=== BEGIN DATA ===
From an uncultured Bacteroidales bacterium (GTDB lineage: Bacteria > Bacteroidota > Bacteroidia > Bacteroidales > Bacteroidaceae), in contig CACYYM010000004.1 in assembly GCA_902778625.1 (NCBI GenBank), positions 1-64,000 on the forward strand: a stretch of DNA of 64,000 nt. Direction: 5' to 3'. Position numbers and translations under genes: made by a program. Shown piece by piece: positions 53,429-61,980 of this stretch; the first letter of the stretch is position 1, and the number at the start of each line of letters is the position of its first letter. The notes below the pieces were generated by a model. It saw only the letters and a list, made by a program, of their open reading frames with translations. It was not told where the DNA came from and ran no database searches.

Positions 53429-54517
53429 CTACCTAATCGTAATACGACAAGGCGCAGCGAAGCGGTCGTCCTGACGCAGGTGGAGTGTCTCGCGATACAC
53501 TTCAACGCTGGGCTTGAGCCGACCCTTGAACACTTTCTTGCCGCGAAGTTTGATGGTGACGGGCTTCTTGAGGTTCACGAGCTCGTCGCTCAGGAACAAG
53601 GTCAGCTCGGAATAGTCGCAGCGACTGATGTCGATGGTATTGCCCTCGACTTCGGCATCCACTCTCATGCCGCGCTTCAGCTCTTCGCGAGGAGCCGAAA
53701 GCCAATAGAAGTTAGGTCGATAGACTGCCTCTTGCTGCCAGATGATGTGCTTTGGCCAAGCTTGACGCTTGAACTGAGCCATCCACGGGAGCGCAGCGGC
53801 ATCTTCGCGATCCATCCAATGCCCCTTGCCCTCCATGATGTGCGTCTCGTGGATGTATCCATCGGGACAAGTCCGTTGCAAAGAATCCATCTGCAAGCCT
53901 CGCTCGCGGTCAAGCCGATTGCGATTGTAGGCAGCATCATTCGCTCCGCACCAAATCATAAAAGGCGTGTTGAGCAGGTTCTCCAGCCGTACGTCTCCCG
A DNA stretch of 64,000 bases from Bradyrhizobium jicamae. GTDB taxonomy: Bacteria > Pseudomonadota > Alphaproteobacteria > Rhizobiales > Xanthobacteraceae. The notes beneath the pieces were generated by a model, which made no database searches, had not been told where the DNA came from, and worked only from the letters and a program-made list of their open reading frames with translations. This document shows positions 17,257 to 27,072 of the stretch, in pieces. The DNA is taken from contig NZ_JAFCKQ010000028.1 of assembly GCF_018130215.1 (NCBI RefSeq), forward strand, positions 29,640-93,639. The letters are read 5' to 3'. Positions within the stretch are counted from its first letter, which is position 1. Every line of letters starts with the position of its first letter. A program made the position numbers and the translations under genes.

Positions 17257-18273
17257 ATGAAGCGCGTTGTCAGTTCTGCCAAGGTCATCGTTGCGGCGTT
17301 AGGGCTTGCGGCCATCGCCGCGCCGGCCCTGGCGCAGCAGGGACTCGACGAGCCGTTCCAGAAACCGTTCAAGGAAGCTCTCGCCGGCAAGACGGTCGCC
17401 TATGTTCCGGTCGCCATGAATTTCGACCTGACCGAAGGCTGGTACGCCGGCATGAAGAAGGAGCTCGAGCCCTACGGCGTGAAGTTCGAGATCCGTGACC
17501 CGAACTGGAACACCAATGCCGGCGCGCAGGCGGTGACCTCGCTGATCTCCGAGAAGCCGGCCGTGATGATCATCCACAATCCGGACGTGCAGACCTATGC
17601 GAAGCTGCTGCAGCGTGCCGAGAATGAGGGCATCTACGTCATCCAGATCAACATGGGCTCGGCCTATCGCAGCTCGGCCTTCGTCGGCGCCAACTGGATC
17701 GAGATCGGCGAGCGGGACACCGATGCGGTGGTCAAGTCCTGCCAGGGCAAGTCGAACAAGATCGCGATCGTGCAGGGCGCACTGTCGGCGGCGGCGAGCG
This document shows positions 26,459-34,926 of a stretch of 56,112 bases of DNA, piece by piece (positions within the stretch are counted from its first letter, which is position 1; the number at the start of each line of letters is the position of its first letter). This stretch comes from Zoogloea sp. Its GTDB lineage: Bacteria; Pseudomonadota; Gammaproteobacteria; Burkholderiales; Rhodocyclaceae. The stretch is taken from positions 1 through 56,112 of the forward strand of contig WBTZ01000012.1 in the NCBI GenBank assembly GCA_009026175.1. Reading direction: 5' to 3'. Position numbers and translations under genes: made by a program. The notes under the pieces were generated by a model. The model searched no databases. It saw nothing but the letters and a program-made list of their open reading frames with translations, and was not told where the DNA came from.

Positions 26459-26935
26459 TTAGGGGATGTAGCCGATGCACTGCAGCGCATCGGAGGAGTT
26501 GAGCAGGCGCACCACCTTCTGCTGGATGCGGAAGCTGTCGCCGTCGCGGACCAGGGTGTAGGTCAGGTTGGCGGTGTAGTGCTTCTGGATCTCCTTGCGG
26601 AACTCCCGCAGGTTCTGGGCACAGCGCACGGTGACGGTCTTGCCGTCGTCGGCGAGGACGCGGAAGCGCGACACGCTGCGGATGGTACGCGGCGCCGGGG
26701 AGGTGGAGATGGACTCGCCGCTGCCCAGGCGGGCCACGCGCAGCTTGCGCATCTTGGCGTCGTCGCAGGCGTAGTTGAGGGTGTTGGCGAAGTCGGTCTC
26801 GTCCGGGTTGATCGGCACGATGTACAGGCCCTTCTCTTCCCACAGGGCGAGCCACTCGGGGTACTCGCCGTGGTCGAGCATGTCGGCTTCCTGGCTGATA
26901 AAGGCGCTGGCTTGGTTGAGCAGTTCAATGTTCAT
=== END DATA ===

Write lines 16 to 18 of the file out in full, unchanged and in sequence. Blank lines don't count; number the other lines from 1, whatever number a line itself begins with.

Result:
17701 GAGATCGGCGAGCGGGACACCGATGCGGTGGTCAAGTCCTGCCAGGGCAAGTCGAACAAGATCGCGATCGTGCAGGGCGCACTGTCGGCGGCGGCGAGCG
This document shows positions 26,459-34,926 of a stretch of 56,112 bases of DNA, piece by piece (positions within the stretch are counted from its first letter, which is position 1; the number at the start of each line of letters is the position of its first letter). This stretch comes from Zoogloea sp. Its GTDB lineage: Bacteria; Pseudomonadota; Gammaproteobacteria; Burkholderiales; Rhodocyclaceae. The stretch is taken from positions 1 through 56,112 of the forward strand of contig WBTZ01000012.1 in the NCBI GenBank assembly GCA_009026175.1. Reading direction: 5' to 3'. Position numbers and translations under genes: made by a program. The notes under the pieces were generated by a model. The model searched no databases. It saw nothing but the letters and a program-made list of their open reading frames with translations, and was not told where the DNA came from.

Positions 26459-26935